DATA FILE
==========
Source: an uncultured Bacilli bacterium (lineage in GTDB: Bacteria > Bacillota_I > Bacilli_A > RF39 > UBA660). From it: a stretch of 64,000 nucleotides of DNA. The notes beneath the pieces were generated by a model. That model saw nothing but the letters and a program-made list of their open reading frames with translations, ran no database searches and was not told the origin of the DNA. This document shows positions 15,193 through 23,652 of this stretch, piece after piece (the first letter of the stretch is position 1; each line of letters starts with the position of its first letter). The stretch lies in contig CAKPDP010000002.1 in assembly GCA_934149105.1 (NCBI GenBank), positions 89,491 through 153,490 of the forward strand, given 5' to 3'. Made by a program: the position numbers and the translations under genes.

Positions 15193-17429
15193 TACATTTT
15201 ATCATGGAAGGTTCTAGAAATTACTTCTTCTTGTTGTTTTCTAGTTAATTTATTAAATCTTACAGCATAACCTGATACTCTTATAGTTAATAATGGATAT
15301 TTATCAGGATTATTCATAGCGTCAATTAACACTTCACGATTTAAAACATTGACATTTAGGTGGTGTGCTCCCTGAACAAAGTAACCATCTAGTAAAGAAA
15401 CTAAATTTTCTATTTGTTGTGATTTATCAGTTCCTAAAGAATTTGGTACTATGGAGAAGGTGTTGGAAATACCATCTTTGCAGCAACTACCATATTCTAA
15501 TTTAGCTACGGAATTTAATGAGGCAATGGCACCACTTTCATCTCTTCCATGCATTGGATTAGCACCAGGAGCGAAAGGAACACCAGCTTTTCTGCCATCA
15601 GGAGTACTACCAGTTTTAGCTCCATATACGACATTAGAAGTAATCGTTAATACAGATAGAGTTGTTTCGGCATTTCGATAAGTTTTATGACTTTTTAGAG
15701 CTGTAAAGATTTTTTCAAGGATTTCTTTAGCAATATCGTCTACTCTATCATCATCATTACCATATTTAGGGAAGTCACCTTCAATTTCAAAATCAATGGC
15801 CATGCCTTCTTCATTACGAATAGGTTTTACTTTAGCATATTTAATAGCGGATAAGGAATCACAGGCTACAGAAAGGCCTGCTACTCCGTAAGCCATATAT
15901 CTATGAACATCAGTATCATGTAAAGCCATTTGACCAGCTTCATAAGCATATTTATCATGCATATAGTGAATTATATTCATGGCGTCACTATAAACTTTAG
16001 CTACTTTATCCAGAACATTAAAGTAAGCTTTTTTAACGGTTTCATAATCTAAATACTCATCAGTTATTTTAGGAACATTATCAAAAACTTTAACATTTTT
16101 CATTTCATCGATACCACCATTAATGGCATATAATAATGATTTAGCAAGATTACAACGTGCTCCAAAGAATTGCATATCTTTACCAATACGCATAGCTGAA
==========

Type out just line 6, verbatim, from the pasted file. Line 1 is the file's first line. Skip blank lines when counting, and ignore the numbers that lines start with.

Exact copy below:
15401 CTAAATTTTCTATTTGTTGTGATTTATCAGTTCCTAAAGAATTTGGTACTATGGAGAAGGTGTTGGAAATACCATCTTTGCAGCAACTACCATATTCTAA